Tanzania 16.1
Philippines 15.2
Brazil 14.4
Indonesia 13.8
Vietnam 13.8
Thailand 13.4
Nigeria 11.5
Kenya 9.7
Sudan 8.8
Mozambique 8.3
North Korea 7.9
Yemen 7.1
Madagascar 6.5
Colombia 5.9
Zimbabwe 5.7
Mexico 5.1
Zambia 5.1
Angola 5.0

Note: This table measures "undernourishment", as defined by FAO, and represents the number of people consuming (on average for years 2001 to 2003) less than the minimum amount of food energy (measured in kilocalories per capita per day) necessary for the average person to stay in good health while performing light physical activity. It is a conservative indicator that does not takes into account the extra needs of people performing extrenous physical activity, nor seasonal variations in food consumption or other sources of variability such as inter-individual differences in energy requirements.

Malnutrition and undernourishment are cumulative or average situations, and not the work of a single day's food intake (or lack thereof). This table does not represent the number of people who "went to bed hungry today."

The U.S. Department of Agriculture reported that in 2003, only 1 out of 200 U.S. households with children became so severely food insecure that any of the children went hungry even once during the year. A substantially larger proportion of these same households (3.8 percent) had adult members who were hungry at least one day during the year because of their households' inability to afford enough food.[3]

Effects

An extended period of malnutrition can result in starvation or deficiency diseases such as scurvy. There may also be a grey discoloration of the nail beds. Malnutrition increases the risk of infection and infectious disease; for example, it is a major risk factor in the onset of active tuberculosis.[3]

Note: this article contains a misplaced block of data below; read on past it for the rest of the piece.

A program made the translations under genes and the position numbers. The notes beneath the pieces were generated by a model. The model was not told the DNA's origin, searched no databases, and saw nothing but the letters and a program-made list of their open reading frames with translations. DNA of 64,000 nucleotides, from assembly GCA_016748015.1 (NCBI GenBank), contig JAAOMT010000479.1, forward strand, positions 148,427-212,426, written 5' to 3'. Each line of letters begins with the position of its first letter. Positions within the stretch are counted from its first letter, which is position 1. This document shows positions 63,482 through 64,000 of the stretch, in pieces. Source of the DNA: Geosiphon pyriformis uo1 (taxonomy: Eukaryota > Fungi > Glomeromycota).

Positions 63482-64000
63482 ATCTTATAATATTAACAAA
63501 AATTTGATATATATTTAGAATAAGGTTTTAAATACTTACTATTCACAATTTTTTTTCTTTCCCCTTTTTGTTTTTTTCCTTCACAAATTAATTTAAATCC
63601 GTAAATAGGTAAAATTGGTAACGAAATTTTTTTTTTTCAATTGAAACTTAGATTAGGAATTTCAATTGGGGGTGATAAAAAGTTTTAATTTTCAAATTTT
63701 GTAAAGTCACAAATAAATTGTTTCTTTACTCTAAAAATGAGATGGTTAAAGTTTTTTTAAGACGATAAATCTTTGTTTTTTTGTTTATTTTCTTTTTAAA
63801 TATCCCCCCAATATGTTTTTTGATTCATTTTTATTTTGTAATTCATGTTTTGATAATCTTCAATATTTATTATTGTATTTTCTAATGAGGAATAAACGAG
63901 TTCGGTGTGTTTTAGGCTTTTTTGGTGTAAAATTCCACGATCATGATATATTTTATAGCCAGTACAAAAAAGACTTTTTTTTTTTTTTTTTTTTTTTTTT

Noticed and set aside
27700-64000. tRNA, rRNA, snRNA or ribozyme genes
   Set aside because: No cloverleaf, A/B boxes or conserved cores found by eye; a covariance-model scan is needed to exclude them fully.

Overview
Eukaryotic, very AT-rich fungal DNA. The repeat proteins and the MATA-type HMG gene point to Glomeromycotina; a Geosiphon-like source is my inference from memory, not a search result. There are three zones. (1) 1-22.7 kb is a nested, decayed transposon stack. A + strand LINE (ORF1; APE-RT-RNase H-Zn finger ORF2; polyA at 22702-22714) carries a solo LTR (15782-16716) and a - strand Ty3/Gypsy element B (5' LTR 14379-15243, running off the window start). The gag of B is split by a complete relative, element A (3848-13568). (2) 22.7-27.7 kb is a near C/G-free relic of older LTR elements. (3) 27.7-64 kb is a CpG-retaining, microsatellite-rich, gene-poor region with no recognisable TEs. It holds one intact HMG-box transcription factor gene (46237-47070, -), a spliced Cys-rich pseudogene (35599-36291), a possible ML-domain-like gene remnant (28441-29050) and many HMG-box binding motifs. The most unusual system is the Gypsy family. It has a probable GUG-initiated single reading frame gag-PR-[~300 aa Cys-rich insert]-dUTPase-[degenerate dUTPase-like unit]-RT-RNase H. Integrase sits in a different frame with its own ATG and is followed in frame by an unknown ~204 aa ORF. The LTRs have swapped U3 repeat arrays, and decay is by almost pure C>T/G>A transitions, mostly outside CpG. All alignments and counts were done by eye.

Malnutrition appears to increase activity and movement in many animals - for example an experiment on spiders showed increased activity and predation in starved spiders, resulting in larger weight gain.[4] This pattern is seen in many animals, including humans while sleeping.[5] It even occurs in rats with their cerebral cortex or stomachs completely removed.[6] Increased activity on hamster wheels occurred when rats were deprived not only of food, but also water or B vitamins such as thiamine[7] This response may increase the animal's chance of finding food, though it has also been speculated the emigration response relieves pressure on the home population.[5]

See also

References

  1. "Malnutrition Is Cheating Its Survivors, and Africa’s Future" article in the New York Times by Michael Wines, December 28, 2006
  2. Ron Nielsen, The little green handbook, Picador, New York (2006) ISBN 0312425813
  3. Schaible UE, Kaufmann SH (2007). "Malnutrition and infection: complex mechanisms and global impacts". PLoS Med. 4 (5): e115. PMID 17472433. doi:10.1371/journal.pmed.0040115. 
  4. Provencher, L.; Riechert, S.E. (1991) Short-Term Effects of Hunger Conditioning on Spider Behavior, Predation, and Gain of Weight Oikos 62:160-166
  5. 5.0 5.1 Wald, G.; Jackson, B. (1944) Activity and Nutritional Deprivation Proceedings of the National Academy of Sciences of the United States of America 30:255-263
  6. George Wald: The Origin of Death. Retrieved on 2007-05-14.
  7. Guerrant, N.B., Dutcher, R.A. (1940) Journal of Nutrition 20:589.